View from the Pew
Some Oahu churches are holding talks to look at "The DaVinci Code"
Two Honolulu Christian ministers will be quoting chapter and verse from the Book in coming appearances, not teaching from it, but poking holes in historical errors, dramatic speculation and just plain spin.
It's not the Bible they will scrutinize. It's that 2003 thriller by Dan Brown that's been on the best-selling book list for years now, "The DaVinci Code," back on the front shelves of bookstores because the movie is about to be released.
The story is about modern adventurers caught up in violence as they unravel a huge conspiracy that has kept a secret for nearly 2,000 years. With millions of copies sold, it won't be giving away the punch line to tell that the secret it claims is that Jesus married Mary Magdalene and their descendants can be traced to modern times. Brown wove numerous real people and organizations into his convoluted plot, apparently giving it a luster of truth for some readers.
The success of his story has generated dozens of other books by authors who debunk it or embroider on aspects of the plot.
"I don't think it's a threat to people who are biblically grounded," said the Rev. Bill Stonebraker, senior pastor of Calvary Chapel Honolulu, but "the naive may be susceptible. They will fall into the trap of believing something that is Brown's imagination."
Stonebraker will talk about "The DaVinci Code: Fact or Fraud?" tomorrow at the 8:30 and 10:45 a.m. services at the church at 98-1016 Komo Mai Drive, Aiea. The series will continue at April 30 services at the same times.
Stonebraker, who "read" the book in a talking-book context, wants to give basic background to his congregation members. "A lot of folks in church are asking about it; friends are asking friends. People will not do research; they will tend to believe what they hear without checking facts. I think the movie will definitely have a great impact on what people believe. It will leave images that stick with people.
"What it does is put a spin," said Stonebraker. "For those who are looking for a reason why not to believe ... they will fall into the trap of believing something imaginary."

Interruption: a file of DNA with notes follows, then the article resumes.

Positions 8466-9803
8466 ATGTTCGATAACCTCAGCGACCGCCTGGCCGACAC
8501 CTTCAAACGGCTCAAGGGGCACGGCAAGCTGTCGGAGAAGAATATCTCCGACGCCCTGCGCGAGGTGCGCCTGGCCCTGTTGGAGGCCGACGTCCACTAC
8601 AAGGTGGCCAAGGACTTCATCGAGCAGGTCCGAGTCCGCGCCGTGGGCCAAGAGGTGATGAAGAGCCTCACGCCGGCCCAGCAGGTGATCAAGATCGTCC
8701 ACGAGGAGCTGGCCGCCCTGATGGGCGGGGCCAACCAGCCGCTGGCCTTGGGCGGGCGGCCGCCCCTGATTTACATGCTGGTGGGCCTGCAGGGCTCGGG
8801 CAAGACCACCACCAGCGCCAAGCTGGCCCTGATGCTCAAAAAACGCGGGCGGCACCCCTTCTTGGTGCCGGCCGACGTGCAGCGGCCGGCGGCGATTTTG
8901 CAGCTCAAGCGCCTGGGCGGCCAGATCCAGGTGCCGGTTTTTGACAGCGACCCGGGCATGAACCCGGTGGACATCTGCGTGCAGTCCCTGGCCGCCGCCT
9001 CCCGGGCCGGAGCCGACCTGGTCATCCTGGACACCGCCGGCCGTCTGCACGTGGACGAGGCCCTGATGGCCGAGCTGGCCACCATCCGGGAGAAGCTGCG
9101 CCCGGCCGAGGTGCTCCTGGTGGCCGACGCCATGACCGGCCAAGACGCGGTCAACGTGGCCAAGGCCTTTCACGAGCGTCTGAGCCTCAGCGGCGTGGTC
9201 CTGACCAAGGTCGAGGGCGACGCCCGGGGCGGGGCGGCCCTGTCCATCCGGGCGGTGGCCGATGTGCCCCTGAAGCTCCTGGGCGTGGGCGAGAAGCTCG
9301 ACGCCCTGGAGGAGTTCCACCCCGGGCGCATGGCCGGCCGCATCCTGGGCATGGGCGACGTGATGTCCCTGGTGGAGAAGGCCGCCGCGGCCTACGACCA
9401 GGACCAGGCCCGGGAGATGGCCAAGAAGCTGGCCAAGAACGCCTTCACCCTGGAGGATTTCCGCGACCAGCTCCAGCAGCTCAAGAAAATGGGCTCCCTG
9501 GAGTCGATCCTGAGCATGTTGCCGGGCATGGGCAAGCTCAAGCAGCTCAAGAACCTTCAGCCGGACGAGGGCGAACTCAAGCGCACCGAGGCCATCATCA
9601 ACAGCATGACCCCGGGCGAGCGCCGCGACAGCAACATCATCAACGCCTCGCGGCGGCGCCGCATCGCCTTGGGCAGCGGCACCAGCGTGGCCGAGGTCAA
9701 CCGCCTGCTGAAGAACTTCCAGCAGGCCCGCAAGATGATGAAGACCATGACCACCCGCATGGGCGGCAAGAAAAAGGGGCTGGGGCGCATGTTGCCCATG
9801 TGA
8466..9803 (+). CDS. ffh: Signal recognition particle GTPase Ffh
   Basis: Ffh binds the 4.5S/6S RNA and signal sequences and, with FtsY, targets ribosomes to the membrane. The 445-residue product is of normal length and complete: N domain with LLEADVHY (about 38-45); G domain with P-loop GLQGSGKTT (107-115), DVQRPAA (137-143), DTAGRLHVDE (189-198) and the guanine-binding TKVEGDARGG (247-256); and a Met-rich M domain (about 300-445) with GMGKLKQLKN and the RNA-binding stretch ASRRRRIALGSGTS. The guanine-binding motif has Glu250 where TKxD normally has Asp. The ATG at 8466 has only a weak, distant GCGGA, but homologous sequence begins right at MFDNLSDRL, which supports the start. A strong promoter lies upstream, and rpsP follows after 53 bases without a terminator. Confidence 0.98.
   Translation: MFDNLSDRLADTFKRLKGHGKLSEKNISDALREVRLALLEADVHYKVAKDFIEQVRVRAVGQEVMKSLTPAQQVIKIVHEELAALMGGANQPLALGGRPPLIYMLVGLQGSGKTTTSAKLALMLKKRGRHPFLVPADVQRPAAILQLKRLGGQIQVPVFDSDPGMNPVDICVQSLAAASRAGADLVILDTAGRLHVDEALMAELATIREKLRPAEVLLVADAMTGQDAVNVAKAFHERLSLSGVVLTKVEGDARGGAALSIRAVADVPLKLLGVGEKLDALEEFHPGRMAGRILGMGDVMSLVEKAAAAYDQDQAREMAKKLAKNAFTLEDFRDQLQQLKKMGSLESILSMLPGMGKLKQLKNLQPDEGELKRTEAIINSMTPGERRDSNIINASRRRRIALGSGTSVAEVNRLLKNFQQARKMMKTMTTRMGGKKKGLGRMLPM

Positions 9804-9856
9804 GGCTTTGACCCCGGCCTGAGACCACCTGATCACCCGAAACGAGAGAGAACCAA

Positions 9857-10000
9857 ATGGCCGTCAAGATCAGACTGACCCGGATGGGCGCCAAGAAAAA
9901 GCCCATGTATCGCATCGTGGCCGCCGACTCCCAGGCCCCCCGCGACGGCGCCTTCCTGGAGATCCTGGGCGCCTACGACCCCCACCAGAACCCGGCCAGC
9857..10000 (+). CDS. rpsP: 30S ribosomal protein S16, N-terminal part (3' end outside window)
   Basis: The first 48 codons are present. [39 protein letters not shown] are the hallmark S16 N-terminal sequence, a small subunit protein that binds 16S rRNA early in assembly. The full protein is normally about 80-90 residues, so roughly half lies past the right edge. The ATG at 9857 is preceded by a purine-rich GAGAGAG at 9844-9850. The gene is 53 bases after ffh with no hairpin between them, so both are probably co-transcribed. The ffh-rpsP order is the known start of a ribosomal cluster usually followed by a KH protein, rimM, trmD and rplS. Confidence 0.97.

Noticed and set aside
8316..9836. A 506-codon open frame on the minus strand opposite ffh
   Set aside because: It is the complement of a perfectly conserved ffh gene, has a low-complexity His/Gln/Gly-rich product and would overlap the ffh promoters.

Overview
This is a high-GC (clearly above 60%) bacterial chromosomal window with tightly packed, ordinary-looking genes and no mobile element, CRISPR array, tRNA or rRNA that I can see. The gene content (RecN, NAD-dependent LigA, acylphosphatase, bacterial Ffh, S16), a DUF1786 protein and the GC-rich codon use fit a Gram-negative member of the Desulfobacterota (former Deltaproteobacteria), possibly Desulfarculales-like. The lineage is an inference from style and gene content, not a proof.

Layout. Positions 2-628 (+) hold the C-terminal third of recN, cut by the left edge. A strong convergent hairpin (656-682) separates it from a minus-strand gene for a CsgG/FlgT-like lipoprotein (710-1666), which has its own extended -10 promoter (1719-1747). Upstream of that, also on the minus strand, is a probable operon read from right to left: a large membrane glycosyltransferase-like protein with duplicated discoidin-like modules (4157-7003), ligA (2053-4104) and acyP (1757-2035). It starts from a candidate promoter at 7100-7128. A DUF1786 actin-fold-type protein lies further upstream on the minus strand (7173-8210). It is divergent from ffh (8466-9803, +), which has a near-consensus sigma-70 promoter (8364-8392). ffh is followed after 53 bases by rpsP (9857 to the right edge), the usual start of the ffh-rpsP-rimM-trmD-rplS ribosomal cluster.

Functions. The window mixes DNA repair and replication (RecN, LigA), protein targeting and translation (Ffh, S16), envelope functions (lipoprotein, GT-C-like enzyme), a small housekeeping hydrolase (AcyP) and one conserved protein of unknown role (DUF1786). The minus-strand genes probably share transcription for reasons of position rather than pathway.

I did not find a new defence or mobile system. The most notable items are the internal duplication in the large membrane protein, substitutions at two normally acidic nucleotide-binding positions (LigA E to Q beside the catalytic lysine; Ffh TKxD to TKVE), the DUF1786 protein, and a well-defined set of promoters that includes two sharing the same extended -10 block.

"I am excited by the controversy it has stirred," the pastor said. "It will get people talking about Christianity and Christians sharing their faith."
COURTESY SONY PICTURES
Actors Audrey Tautou and Tom Hanks star in "The DaVinci Code." The film, based on the best-selling novel by Dan Brown, opens May 19.
Calvary Chapel will sell $2 copies of "A Quest for Answers in the DaVinci Code," by Josh McDowell, author of "The Late Great Planet Earth." It's a simple primer answering claims made about the Catholic Church, the Knights Templar, Gnostic writings, Roman Emperor Constantine and Renaissance artist Leonardo DaVinci, whose painting of the Last Supper supposedly reveals the secret.
The work of the great artist and the possibility that his paintings hold clues to historical secrets will be one of the themes of talks by the Rev. Jim Miller, an associate pastor at First Presbyterian Church of Honolulu. He will tackle the subject in a public lecture at 2 p.m. May 14 at the Honolulu Academy of Arts.
"People are afraid it will confuse or turn people away from the faith," said Miller, who will also address "The DaVinci Code" in May programs at the church, 1822 Keeaumoku St. The lectures at 7 p.m. May 11 and 18 are free and open to the public. "I don't feel any threat from the book at all. I would be surprised if it did much damage," said the pastor, who recently published a book of Christian devotions entitled "God Scent."